The latest advert to shock me is the one for little girls who can learn to cook like mom. I have 2 points about this... :o

1. This mom cant cook

2. I have sons who like to have a go, and who should have a go.

It looks like a 1950's advert where the woman was always in the home and little girls always helped while big brother Johnny was helping dad to sweep leaves, build boats and play cricket.

 

Its even affected my own lads over the years with a comment from Richard when he was 5 that 'you cant have lady doctors!!'

I was horrfied that a son of mine could say such a thing, so asked the lady doctor who was seeing to him, if she could send a male nurse to carry on his treatment.

That attitude didnt come from me or his playgroup, it happpened afterwards at school, mixing with other children and probably noticing the steryotypes in the media.

I know there is a stage where boys and girls are definitly boys and girls but advertisers need to be more aware of what they do.

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I have often lined the children in boys and girls, but I also line up by colour of top, hair colour, eye colour. I try to show that we all have differences, but also we all have some similarities.

I do agree that it mustn't be seen as dividing the chldren up to do stereotypical tasks.

Sal

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One of the more irritating effects of having a school uniform is that it becomes difficult to use clothes as a means of distinguishing groups of children. You also can't use hair/eye colour when in a community where this is likely to be all the same.

 

Does anyone remember the research done several years ago where babies were dressed in blue or pink and various adults asked to play with them, but didn't know if they were boys or girls? Most adults, they concluded, treated the babies differently based on the colours of their clothing, those dressed in pink were spoken to with softer voices and treated more 'gently' than those in blue.

 

Interesting stuff.

 

My step granddaughter makes me laugh (shes 4). My stepdaughter cuts my hair and I keep my hair short..she always says, but daddies have short hair, and you're not a daddy!

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the mother of a boy and girl at single sex schools - thankfully the daughter is at the girls school :o

 

Spoilsport!

 

Sorry, that wasn't a very helpful comment, was it?

I think this is a fascinating discussion, but everyone else has said most of what I would have! We did once have a fantastic little boy when I was in a playgroup, who would make a beeline for the dressing up clothes on arrival, don a beautiful long dress and play happily all session in it. One morning he was asked by one of my less enlightened colleagues what Daddy would make of him wearing a dress. He replied "But Daddy comes home from work and puts a dress on" - her face was a picture and I could hardly keep a straight face!

 

Little boy is now 13, big on judo and football, and his twin sister plays for the girls football team in the same club.

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I, too, had a little boy like that - he was later diagnosed with the Gender Identity Disorder that I mentioned earlier and that marked the start of a huge emotional struggle for the whole family. Luckily they were able to tap into specialist help and counselling, and, nine years on, things are a lot happier. But it has been a real rollercoaster for everyone. I don't mean to flatten a really interesting thread, but in this instance I feel compelled to share a personal experience because I feel it's so relevant to the overall underlying issues.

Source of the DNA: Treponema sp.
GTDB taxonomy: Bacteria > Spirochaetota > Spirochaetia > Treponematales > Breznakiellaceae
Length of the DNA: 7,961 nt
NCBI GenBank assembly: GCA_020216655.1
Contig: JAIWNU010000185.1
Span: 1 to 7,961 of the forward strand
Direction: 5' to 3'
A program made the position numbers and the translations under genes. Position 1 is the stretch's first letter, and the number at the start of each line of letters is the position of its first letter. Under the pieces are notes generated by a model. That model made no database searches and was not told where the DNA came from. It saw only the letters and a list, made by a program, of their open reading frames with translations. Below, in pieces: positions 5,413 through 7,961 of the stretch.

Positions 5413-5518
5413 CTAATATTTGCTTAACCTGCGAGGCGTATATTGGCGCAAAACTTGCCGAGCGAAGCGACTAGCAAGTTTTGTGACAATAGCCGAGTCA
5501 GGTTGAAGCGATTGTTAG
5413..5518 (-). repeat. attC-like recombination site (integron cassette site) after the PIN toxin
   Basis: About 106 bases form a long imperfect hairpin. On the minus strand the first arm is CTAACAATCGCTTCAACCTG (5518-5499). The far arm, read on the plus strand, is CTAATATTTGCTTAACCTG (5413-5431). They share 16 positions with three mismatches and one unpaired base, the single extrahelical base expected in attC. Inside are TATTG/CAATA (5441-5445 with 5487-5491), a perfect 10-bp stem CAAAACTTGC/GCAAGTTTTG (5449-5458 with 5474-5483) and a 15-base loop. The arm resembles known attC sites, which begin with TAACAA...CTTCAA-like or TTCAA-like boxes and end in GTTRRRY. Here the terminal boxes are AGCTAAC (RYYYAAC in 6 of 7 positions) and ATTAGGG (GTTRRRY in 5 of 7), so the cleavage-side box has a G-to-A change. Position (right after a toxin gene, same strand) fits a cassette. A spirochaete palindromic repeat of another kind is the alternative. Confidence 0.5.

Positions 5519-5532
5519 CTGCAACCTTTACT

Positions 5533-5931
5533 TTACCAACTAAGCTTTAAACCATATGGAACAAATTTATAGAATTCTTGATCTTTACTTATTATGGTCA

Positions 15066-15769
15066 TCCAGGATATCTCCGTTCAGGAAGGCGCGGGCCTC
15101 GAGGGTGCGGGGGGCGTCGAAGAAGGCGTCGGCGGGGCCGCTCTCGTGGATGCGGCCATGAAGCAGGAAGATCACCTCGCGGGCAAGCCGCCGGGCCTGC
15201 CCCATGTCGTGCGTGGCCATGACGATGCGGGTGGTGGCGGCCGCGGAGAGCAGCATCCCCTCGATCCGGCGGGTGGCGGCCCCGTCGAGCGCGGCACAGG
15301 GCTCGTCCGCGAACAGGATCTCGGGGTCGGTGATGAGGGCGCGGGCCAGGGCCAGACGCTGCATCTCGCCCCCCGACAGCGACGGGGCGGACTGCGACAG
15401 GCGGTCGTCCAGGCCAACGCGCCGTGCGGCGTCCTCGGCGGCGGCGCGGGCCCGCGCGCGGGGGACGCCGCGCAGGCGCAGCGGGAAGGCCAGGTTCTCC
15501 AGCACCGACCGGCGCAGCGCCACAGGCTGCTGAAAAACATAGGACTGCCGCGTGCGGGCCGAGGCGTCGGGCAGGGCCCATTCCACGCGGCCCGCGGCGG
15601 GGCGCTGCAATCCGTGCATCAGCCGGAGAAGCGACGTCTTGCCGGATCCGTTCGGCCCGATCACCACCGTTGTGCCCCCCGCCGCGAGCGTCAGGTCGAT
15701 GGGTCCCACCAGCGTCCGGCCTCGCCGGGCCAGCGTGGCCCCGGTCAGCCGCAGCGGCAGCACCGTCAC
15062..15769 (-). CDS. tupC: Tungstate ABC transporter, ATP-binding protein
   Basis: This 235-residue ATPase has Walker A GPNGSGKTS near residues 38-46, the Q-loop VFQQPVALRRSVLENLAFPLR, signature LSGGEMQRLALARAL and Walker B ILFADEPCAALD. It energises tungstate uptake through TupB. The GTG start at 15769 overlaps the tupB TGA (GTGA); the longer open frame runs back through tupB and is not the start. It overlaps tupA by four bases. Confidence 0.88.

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we have several boys who do that now,

one in particular whose dad is a bit stressed by it all as he does it at home as well, but mum is very relaxed about it and says he is learning lots from it...

one day we had to report back to mum that he had a 'disagreement' and we had to intervene, :o

dad was really pleased ! :(

That was until he learnt what it was about....

a pretty pink dress covered in frills and it was another boy he was 'fighting' for it. xD

 

On reflection we don't ask the children to divide into groups or lines of boys or girls...

we did have a member of staff once though who insisted on ensuring the girls did not wear the blue hats when going outside.. (they all wear sun hats outside in hotter weather) took us a while to realise what she was doing and eventually educated her that it really did not matter if they had green, red or blue hats on so long as it was a hat.

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In the case I spoke about, it was the parents that needed the most counselling - and still have regular contact with a counsellor now. It was an extremely hard issue for them to come to terms with - they basically needed support to grieve for the little boy that they thought they had and to accept that actually he wanted to grow up as a girl and would probably request a sex change at some point in his life.

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Wolfie,

I hope you didn't consider my post insensitive - it must have been, and obviously still is, very hard for 'your' family. But I have come across similar scenarios so often where it 'sorted itself', if you'll excuse the phrase, that I felt it a valid comment. I wish 'your' family all the very best in their uncertain future.

 

Sue

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No, I didn't think you insensitive at all, don't worry - I just felt I had to add my twopenceworth because it's an issue very close to my heart and I saw the family going through so much pain.